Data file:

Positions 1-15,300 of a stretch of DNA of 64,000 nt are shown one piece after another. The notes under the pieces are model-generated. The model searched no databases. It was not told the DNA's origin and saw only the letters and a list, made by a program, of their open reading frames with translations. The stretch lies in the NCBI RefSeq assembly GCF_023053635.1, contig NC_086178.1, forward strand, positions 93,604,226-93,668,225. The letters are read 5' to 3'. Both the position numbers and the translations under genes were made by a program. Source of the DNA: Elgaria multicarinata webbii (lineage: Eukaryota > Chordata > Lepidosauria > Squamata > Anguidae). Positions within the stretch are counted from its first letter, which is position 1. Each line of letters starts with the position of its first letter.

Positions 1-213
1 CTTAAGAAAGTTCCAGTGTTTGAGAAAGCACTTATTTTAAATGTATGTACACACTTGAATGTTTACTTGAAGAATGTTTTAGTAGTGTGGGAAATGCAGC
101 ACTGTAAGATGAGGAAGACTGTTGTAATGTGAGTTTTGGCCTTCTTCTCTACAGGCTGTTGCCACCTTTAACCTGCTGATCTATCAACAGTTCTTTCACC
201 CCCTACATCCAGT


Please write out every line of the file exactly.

Positions 1-15,300 of a stretch of DNA of 64,000 nt are shown one piece after another. The notes under the pieces are model-generated. The model searched no databases. It was not told the DNA's origin and saw only the letters and a list, made by a program, of their open reading frames with translations. The stretch lies in the NCBI RefSeq assembly GCF_023053635.1, contig NC_086178.1, forward strand, positions 93,604,226-93,668,225. The letters are read 5' to 3'. Both the position numbers and the translations under genes were made by a program. Source of the DNA: Elgaria multicarinata webbii (lineage: Eukaryota > Chordata > Lepidosauria > Squamata > Anguidae). Positions within the stretch are counted from its first letter, which is position 1. Each line of letters starts with the position of its first letter.

Positions 1-213
1 CTTAAGAAAGTTCCAGTGTTTGAGAAAGCACTTATTTTAAATGTATGTACACACTTGAATGTTTACTTGAAGAATGTTTTAGTAGTGTGGGAAATGCAGC
101 ACTGTAAGATGAGGAAGACTGTTGTAATGTGAGTTTTGGCCTTCTTCTCTACAGGCTGTTGCCACCTTTAACCTGCTGATCTATCAACAGTTCTTTCACC
201 CCCTACATCCAGT